Political question to James Harden and Russell Westbrook shut down: ‘Basketball questions only’ (video)

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NBA commissioner Adam Silver: “The NBA will not put itself in a position of regulating what players, employees and team owners say or will not say on these issues. We simply could not operate that way.”

Also Silver’s NBA: We’ll cancel media availability at the behest of the Chinese government.

Operating a business globally requires compromises. The NBA is learning that the hard way after Rockets general manager Daryl Morey tweeted support for Hong Kong protesters, who are seeking to maintain and expand their freedoms. China and Chinese business are retaliating and costing the NBA money.

Many NBA players – including Rockets stars James Harden and Russell Westbrook – also act as global brands. So, they face similar dilemmas. Harden, standing with Westbrook, even said, “We apologize. We love China.”

Does a situation like this make Harden and Westbrook less likely to speak about political issues?

That was the question CNN’s Christina Macfarlane asked them today.

Off camera, a spokeswoman said they were taking only basketball questions. She added that the question had already been answered.

Macfarlane said her particular question hadn’t been answered, and I believe she’s right. If it has been, I haven’t seen it.

It’s unclear whether the spokeswoman works for the NBA, Rockets or someone else.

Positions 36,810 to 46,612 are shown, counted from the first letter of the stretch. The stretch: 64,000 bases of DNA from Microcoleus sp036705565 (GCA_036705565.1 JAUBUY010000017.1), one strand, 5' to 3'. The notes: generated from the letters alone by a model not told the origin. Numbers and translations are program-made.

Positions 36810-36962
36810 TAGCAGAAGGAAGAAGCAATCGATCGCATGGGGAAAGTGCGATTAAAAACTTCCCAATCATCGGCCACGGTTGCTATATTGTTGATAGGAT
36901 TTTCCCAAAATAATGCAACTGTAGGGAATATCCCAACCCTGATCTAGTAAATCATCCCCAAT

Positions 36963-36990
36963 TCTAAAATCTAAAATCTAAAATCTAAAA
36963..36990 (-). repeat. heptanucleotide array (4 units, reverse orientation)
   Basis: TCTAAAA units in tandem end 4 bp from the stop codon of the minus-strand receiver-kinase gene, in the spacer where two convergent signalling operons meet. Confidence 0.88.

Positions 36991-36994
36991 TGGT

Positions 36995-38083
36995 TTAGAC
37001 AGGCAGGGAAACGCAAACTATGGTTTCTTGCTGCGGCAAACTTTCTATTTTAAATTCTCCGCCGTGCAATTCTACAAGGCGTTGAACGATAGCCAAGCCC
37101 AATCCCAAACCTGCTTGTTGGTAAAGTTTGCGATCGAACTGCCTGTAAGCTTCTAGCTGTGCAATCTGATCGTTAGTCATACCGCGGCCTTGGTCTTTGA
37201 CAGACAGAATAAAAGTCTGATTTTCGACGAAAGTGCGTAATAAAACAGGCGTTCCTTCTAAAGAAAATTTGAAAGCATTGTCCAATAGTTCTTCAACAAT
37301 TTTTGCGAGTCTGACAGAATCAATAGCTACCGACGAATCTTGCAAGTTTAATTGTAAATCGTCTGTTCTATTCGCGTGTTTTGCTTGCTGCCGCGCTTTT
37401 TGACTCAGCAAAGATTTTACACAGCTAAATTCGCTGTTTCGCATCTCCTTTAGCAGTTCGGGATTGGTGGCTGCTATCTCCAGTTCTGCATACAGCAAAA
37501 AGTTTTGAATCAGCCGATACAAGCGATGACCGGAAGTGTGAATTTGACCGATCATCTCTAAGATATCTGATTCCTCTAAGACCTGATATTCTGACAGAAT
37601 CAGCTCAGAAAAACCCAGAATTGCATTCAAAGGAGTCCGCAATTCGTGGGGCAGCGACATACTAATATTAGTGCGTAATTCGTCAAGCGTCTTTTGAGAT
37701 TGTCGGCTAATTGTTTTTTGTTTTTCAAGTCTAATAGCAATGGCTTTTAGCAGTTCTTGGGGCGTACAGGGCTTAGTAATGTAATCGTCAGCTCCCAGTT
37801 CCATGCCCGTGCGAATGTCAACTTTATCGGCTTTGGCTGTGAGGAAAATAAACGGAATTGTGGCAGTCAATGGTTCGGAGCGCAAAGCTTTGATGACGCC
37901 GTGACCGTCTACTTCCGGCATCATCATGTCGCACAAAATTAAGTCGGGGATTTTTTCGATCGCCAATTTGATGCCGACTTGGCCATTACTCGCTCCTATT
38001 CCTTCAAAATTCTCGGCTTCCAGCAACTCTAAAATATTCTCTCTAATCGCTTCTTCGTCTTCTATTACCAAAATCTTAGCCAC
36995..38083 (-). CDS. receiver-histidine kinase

“Basketball questions only” is a common response to touchy subjects. It’s getting heightened attention now, with controversy swirling about free speech and the NBA. But it’s not some new tactic to protect China or the NBA’s business interests there. If you have a problem with this heavy-handedness, you should have a problem with it the many other times it happens.

I wouldn’t be surprised if Harden and Westbrook decided before the press conference not to answer political questions. Either could have spoken up, but didn’t, allowing the spokeswoman to deflect on their behalf. Whoever the spokeswoman works for, the star guards surely held more clout in this situation.

It’s fine for Harden and Westbrook not to answer those questions. They’re basketball players. If they want to participate in the discussion, that’s great. If they don’t, that’s also their right.

But “basketball questions only” is a facade. Westbrook had already answered a question totally about rugby.

Let’s call a spade a spade: Many are afraid of sticking their foot in their mouths on China, Hong Kong and the NBA after Morey’s tweet. It’s easier just to stay silent.

Watch Common do epic NBA All-Star intros (video)

Common at NBA All-Star
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CHICAGO – Common is so, so talented.

If anything happens during the NBA All-Star game even half as cool as these player introductions, we’ll be quite lucky:

Magic Johnson, Jennifer Hudson give stirring pre-All-Star tribute to Kobe Bryant